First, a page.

LADN / DNN
LADN and DNN are new concept introduced in 5G. I have vague understanding about these that these concept replaces the concept of APN in LTE, but for long time the concept hasn't come clear to me.
Since these new concepts are introduced instead of using APN mainly to implement the concept of Network Slice, it would worth having some detailed picture of Network Slice. I wrote a separate note for Network Slicing.
LADN stands for Local Area Data Network, which is a feature in 5G networks that allows a local operator or enterprise to provide data services within a limited geographic area, such as a building, campus, or industrial site. The LADN feature enables local operators or enterprises to provide their own 5G data services with their own network infrastructure, while still being connected to the wider 5G network.
With LADN, a local operator or enterprise can set up a private 5G network to provide specific services tailored to their needs, such as industrial automation, smart building systems, or high-speed data transfers within a limited area. The LADN can be connected to the wider 5G network through a gateway to provide access to external data services and resources.
LADN can be deployed in different modes, including standalone mode, where the LADN network is independent of the wider 5G network, and dual connectivity mode, where the LADN network is connected to the wider 5G network for seamless mobility and access to external resources. The LADN feature is defined in the 3GPP standards for 5G networks and is expected to play a significant role in enabling new use cases and applications for 5G.
DNN can also refer to the Data Network Name, which is a new feature in 5G networks that is used to support network slicing
Network slicing is a technique used in 5G to divide a physical network infrastructure into multiple virtual networks, each with its own resources and quality of service (QoS) requirements. Each virtual network is identified by a unique Data Network Name (DNN), which is used by the 5G core network to route traffic to the appropriate network slice.
For example, a mobile operator can create a dedicated network slice for a particular enterprise customer with specific QoS requirements, and assign a unique DNN to that network slice. This enables the enterprise customer to have a dedicated and secure network that is customized to their specific needs.
The terms DNN (Data Network Name) and LADN (Local Area Data Network) are related concepts that are used to support network slicing and provide customized services to different types of users and devices.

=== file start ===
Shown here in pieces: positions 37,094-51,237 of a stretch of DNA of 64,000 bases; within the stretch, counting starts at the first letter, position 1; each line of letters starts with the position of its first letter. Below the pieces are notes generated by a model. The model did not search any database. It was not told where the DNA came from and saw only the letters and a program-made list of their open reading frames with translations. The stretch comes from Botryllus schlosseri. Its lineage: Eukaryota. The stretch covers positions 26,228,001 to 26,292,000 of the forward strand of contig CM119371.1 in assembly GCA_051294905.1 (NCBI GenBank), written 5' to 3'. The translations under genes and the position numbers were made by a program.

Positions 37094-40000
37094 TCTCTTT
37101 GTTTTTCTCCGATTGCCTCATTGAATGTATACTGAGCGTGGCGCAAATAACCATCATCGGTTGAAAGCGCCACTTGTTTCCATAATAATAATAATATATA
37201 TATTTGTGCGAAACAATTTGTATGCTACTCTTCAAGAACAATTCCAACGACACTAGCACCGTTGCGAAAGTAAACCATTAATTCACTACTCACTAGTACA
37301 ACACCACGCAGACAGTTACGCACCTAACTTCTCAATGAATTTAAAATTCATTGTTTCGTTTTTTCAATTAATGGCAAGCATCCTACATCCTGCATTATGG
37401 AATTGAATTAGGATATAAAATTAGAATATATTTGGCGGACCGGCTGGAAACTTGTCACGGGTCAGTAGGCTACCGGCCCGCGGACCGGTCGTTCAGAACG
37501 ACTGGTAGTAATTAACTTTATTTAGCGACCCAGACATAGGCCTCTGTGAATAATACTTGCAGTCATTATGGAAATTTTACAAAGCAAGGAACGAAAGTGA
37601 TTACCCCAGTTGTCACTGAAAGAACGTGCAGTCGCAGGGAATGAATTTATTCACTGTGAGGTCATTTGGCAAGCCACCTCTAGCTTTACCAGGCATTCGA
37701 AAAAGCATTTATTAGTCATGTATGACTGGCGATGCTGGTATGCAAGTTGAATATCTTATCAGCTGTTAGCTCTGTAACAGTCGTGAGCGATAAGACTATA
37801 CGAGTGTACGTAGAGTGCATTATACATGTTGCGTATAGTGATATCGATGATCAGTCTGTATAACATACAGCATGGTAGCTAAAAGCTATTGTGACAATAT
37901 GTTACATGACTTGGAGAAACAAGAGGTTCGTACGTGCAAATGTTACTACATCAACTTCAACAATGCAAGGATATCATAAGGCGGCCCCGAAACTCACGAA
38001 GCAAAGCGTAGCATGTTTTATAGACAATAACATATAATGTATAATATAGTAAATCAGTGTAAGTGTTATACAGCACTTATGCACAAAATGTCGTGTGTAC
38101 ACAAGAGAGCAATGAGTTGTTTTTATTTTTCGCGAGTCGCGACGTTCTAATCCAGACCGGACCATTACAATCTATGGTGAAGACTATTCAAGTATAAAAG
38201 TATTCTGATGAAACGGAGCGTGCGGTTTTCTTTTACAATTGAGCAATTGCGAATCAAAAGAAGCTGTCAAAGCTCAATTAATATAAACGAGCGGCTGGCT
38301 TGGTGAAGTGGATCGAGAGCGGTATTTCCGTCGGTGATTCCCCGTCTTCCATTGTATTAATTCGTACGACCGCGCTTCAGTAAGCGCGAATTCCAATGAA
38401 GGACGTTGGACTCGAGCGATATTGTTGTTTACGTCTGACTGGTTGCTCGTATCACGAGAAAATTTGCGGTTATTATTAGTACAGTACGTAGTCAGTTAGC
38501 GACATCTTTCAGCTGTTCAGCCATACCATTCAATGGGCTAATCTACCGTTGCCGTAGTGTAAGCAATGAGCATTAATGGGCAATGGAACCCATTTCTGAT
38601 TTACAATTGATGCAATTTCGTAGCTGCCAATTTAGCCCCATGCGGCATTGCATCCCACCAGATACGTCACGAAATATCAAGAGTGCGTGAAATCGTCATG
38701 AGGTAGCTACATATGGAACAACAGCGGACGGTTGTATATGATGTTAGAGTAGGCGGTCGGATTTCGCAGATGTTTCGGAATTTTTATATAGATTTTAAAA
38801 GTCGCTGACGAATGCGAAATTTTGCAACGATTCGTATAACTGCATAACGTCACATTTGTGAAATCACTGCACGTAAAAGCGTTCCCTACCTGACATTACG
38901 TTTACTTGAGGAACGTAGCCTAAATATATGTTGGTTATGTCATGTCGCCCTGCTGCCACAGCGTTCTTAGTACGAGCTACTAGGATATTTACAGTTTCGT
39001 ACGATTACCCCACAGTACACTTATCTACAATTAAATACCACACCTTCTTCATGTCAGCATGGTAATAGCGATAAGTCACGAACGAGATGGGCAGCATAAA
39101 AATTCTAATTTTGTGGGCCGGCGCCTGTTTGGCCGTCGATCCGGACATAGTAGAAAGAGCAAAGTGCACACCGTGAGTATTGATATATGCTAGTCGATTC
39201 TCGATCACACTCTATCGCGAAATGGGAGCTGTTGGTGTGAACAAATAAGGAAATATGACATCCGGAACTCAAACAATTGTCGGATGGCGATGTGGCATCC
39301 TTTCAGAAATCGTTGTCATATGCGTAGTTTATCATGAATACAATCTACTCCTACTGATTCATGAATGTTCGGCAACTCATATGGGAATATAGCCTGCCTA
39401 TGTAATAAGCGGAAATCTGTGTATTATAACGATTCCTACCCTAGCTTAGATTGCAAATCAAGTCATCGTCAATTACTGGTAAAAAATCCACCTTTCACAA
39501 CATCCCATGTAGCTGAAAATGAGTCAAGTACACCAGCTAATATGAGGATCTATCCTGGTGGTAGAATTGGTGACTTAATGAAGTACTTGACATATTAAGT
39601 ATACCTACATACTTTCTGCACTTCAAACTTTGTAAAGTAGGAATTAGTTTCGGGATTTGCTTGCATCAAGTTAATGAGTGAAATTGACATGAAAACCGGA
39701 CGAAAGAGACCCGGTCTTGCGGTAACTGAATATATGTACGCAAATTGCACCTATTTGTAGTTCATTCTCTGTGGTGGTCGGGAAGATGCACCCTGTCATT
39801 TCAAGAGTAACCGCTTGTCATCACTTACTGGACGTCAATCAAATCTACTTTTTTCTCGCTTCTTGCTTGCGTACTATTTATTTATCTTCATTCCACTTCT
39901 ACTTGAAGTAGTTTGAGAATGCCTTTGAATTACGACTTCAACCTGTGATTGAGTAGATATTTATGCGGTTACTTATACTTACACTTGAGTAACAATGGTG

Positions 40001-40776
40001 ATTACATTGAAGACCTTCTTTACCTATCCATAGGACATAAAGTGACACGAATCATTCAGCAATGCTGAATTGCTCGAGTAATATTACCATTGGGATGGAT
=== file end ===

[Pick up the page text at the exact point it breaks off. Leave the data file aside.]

A LADN is a virtual network slice that is optimized for use within a specific geographical area, such as a building, campus, or factory. It is designed to provide low-latency, high-bandwidth connectivity to local devices and applications, and can be customized with specific QoS requirements.
A DNN, on the other hand, is a unique identifier used by the 5G core network to route traffic to a specific network slice. In the context of a LADN, the DNN would be used to identify and route traffic to the LADN network slice.
For example, a factory might require a dedicated LADN network slice to support real-time monitoring and control of machines and devices on the factory floor. The LADN could be customized with specific QoS requirements to ensure low-latency, high-bandwidth connectivity, and a unique DNN would be assigned to the LADN to enable efficient routing of traffic to and from the factory.
Overall, the DNN and LADN are related concepts that are used in 5G to provide customized network services and support efficient use of network resources.
In LTE, APN (Access Point Name) is used as an identifier for a specific network operator's packet data network. It is used by the mobile device to connect to the packet data network and access the internet and other services.
In 5G, the DNN (Data Network Name) is the counterpart of APN in LTE. It is used to identify and route traffic to a specific network slice, which can be customized with specific QoS requirements for different services and applications.
Like the APN, the DNN enables efficient routing of traffic within the 5G network, and allows for customized network services to be provided to different users and devices. However, the DNN goes beyond the functionality of the APN by enabling dynamic allocation of network resources to different network slices based on their specific QoS requirements, which enables more efficient use of network resources and better performance for different services and applications.